How to manage difficult decisions on hiring and firing

A few years into the building of blinkx, a very senior person on my team burned out right before my eyes. This person, let’s call him Dave, was (and is) a legendary contributor and one of blinkx’s best secret weapons. One night after work he sent me an email: “Urgent: can we meet early tomorrow morning? Not in the office—the Ferry Building at 8:30?”

As soon as I saw him, dishevelled and looking like he had not seen sunlight in weeks, I knew something was wrong. He didn’t waste time. “I’ve got to go,” he said. Just like that, with zero notice, he quit. On the walk back to the office all I could think about was how to pick up the pieces. 

It may be trite but it’s also true that the most important resource for a start up is its people. Moments of hiring and firing can be crucial inflection points in a company’s life. Founding and building blinkx from zero to £59m in revenue involved lots of hiring and team building but I quickly learned that knowing when to let people go is an equally critical skill. In fact, one day, you may even have to fire yourself.

There are as many situations as there are individuals but there are five personas you should learn to recognise and manage: The Burnout; The Amazing Starter; The Toxic Throwback; The Unfortunate Layoff and The Talented Jerk Everyone Tells You to Fire.

The burnout

Characteristics:

One of the most committed members of your team. He comes up with outrageous, excellent ideas and has the commitment and energy to drive them through to completion. This intensity comes at a cost: an inevitable and massive blow out.

How to spot: 

Dark circles under the eyes. Wears the same clothes two days in a row. Red Bull-and-pizza diet. Occasional emotional outburst, especially if his commitment is questioned.

How to handle: 

Don’t let it get so bad that he quits. Force him to take some time off and find ways to mitigate his work and stress levels.

Burnouts are often your most productive employees. They are drawn to the excitement of launching new businesses and work is like a drug to them. You need to be careful they don’t OD.

When Dave came back to blinkx we analysed what went wrong and noticed he had two key issue. He couldn’t say no to new projects and he always went deep in the weeds on every detail. We worked together to prevent another meltdown. Now Dave has a strict limit on how many things he can work on at once. Now he can obsess as much as necessary without pushing himself too far.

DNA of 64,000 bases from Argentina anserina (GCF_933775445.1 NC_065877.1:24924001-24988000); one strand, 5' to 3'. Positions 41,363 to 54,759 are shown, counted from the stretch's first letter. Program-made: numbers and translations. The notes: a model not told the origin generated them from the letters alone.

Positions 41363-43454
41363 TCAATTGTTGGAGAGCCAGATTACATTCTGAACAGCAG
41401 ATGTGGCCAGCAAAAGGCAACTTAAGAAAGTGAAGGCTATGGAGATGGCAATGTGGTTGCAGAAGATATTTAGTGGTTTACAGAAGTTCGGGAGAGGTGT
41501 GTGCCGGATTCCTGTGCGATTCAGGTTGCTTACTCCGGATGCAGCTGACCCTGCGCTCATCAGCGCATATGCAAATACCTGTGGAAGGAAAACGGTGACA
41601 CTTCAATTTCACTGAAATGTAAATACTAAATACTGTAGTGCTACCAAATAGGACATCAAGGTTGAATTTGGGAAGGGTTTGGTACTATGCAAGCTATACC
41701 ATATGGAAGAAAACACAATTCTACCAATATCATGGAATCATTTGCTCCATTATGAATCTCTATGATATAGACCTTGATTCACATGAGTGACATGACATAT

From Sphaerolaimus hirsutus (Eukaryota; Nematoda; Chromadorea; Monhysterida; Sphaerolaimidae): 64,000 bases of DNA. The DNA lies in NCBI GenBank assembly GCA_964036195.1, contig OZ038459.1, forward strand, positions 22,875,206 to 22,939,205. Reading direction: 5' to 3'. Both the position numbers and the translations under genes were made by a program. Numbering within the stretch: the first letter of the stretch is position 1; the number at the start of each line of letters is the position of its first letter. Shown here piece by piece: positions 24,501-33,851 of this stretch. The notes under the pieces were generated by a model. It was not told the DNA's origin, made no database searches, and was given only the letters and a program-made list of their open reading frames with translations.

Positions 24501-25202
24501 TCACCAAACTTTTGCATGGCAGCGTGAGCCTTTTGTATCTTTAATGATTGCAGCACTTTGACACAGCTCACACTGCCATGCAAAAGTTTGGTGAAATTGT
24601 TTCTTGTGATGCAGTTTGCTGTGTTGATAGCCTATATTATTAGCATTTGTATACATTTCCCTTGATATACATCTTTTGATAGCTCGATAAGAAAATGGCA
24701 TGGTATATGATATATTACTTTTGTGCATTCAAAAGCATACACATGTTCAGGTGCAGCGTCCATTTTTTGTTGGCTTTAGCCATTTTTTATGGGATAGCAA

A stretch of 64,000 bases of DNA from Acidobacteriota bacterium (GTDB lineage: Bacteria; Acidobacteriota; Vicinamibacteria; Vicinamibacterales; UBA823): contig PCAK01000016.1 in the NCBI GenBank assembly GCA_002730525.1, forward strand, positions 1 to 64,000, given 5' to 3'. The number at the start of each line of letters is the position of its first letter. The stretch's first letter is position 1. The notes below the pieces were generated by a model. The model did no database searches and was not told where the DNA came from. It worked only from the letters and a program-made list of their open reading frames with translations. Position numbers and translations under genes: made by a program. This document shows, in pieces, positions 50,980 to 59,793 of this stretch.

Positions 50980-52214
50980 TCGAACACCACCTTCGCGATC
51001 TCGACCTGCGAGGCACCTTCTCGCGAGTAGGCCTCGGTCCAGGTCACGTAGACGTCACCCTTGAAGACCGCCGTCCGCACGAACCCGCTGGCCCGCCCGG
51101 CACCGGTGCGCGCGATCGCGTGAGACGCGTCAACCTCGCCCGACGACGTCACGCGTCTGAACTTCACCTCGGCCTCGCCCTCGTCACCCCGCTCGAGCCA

The amazing starter

Characteristics: 

Team player. Passionate. Gifted individual contributor but not yet ready to lead large teams.

How to spot: 

Projects she’s leading are falling behind schedule and her strategy is unclear. Her team complains of not having enough guidance and she always looks on edge.

How to handle: 

Consider pulling her from management and offer a senior-level individual contributor title.

The Amazing Starter built a business from zero to $10m in revenue and (rightly) sees that as success. However you are aiming the business for 100 times that size and you need to get there fast. Often The Starter knows there is a problem but she is a go-getter and doesn’t want to give up. Instead, she will ask for just a little more time. 

It is possible that in five-to-ten years she will be ready for the challenge but you don’t have that luxury. When you lead a start-up you are building a rocket ship while it’s in flight. You do not have time. You need to discard incrementalism in favour of big, bold leaps in scale. Bring in a more natural leader and find a new role for The Starter where her talents can shine and she can learn from a mentor. There is a risk The Starter will leave for another company but that is a risk you have to take.

The unfortunate layoff

Characteristics: 

Great worker building a soon-to-die product.

How to spot: 

You keep forgetting he’s there.

How to handle: 

Let him down easy and offer a generous exit package.

When you are running a start-up you need to look to the future and take Big Bets. Sometimes that means choosing to kill a product or service that is doing just fine in order to put your resources toward something that could accelerate the company’s growth. The longer you keep this redundant group in play, the longer it will take you to build the Big Bet and the greater the chances that your competition will get there first. 

The best thing you can do for those employees is to let them know it’s not personal and has nothing to do with them, but that the reality of the market has changed. Offer them a generous exit package and assistance with finding a new job. Remember to treat these people with dignity and grace—they could’ve been future heroes of the company and the reason they are not is rarely their fault.

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